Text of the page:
Psalm 118:20-29 | Matthew 21:1-11
We all know the story – it’s one of the big spectacles of the Christian year. The triumphal entry, the palm branches cut down and lain across the road, Jesus riding in on a donkey, children shouting “Hosanna”.
And we all know, as well, because we’ve read the end of the story, that the euphoria of the moment doesn’t last. That within a few days Jesus’ following has evaporated to the point where the crowd will call for the release of Barabbas, and for Jesus to be taken and executed.
It’s a pretty spectacular fall from grace, when you think about it. In such a short time, to go from the flavour of the moment to the reject heap. Even today, in the age of the short lived hyper-celebrity, of social media and Andy Warhol’s fifteen minutes of fame, it would be a bit of a surprise, a bit hard to explain. Because when a celebrity, a star, a hero of the people falls suddenly from grace in the modern world, there is usually a story behind it. A shocking revelation, a terrible miscalculation, a stunning dummy spit.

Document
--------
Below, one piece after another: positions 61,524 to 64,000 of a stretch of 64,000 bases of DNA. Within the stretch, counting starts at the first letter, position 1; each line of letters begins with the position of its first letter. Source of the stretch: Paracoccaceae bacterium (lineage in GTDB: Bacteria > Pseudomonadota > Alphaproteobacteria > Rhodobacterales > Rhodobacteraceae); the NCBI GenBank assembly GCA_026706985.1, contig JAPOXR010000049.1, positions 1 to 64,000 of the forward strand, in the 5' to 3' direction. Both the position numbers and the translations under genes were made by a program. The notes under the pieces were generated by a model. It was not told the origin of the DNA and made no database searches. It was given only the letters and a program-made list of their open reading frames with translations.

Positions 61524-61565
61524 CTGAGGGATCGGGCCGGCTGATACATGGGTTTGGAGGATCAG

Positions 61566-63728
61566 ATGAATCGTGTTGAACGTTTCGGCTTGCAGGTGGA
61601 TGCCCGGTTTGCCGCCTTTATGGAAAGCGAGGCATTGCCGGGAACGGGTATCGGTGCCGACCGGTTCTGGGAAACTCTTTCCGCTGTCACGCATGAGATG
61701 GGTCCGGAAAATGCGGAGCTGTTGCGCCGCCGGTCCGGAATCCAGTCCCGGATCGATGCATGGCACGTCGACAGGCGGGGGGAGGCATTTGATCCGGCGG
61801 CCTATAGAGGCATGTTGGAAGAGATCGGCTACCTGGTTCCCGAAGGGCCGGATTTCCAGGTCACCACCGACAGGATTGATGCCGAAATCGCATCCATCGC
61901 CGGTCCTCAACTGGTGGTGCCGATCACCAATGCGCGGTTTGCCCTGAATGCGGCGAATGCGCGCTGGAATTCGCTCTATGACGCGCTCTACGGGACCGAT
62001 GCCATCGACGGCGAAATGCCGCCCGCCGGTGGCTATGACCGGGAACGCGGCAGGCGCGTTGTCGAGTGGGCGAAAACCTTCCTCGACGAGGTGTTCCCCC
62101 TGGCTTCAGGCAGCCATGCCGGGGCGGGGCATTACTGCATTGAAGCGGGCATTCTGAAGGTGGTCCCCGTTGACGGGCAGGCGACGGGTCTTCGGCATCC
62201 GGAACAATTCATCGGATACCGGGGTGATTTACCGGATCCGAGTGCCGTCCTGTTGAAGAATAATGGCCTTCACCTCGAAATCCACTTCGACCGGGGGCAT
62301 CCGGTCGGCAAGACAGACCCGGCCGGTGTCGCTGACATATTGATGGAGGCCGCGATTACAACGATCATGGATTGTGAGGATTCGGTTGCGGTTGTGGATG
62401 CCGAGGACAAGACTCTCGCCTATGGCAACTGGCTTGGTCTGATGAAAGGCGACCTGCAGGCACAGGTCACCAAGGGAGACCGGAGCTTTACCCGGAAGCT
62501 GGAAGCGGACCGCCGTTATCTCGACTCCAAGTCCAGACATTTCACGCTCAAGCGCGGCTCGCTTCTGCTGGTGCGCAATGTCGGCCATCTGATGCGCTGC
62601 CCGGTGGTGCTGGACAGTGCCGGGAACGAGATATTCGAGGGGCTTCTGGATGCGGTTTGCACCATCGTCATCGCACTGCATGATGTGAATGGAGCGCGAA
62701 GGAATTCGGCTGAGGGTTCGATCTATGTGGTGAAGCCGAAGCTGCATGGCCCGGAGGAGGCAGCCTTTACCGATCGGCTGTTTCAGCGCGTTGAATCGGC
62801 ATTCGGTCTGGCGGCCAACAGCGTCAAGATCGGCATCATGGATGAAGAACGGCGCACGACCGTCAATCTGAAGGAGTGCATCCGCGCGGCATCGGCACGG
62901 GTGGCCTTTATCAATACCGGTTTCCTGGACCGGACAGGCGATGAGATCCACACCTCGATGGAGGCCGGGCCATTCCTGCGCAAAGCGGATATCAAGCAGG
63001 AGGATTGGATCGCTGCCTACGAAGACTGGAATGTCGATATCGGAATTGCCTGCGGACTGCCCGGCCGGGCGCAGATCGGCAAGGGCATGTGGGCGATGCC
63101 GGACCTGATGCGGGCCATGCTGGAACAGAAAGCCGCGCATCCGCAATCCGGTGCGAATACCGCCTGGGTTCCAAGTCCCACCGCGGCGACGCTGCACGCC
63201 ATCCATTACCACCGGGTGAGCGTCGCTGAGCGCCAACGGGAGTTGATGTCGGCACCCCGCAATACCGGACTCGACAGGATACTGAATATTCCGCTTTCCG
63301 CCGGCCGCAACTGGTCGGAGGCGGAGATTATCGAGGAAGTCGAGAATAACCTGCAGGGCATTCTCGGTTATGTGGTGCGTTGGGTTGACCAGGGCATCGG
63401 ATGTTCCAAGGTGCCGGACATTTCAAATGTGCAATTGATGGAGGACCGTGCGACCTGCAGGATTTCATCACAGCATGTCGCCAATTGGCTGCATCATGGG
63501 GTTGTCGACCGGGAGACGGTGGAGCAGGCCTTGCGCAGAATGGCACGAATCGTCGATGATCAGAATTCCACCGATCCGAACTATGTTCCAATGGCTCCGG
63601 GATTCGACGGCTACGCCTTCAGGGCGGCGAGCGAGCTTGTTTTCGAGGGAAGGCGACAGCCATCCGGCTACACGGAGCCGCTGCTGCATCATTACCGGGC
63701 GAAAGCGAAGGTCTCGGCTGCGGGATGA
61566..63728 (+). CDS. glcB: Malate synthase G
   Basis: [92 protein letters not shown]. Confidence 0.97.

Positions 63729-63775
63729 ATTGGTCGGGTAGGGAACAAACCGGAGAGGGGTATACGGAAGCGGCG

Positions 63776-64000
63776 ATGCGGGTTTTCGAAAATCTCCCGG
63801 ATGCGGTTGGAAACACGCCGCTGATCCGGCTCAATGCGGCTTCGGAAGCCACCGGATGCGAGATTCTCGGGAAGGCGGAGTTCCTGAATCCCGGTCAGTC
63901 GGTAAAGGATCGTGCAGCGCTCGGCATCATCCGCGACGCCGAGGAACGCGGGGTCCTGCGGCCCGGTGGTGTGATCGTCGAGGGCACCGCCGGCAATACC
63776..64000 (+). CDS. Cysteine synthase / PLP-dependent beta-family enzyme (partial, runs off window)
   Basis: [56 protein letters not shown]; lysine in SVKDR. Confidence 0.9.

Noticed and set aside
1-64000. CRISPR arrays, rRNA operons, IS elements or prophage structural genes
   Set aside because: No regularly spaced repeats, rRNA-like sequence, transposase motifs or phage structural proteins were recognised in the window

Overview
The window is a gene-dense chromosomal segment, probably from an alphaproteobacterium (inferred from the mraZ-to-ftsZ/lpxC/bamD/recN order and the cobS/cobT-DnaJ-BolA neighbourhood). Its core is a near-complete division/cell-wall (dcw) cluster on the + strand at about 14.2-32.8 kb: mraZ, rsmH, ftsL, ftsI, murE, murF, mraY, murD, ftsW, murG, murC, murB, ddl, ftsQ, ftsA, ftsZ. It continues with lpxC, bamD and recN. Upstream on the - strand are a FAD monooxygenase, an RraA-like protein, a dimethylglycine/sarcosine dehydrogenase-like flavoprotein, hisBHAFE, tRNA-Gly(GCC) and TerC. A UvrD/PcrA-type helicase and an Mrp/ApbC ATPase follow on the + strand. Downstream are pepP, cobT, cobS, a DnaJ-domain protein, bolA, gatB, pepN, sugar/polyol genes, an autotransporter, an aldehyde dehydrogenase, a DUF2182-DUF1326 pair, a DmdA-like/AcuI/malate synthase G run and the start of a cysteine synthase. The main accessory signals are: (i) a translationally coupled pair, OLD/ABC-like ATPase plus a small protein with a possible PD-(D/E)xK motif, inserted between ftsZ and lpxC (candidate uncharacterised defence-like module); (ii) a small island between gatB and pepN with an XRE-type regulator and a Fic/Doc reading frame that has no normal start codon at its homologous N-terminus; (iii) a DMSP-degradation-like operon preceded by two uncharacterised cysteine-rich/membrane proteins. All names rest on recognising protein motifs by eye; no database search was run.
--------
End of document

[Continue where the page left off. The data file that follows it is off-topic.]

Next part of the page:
And the narrative of Holy Week gives us nothing of the kind. Of course, Jesus has his dummy spit of sorts – throwing the money changers out of the Temple, reeling off his list of “woe to you” criticisms of the Pharisees, upsetting, no doubt, the Roman authorities as well by disturbing the fragile peace of Jerusalem at festival time.
But all those parts of the story only really give reason for Jesus to confirm his identity as an enemy of the powerful – the religious powers of the Temple and the Synagogue, and the military powers of the Romans.
It doesn’t explain why those who welcomed him with shouts and palm branches were so easily turned against him.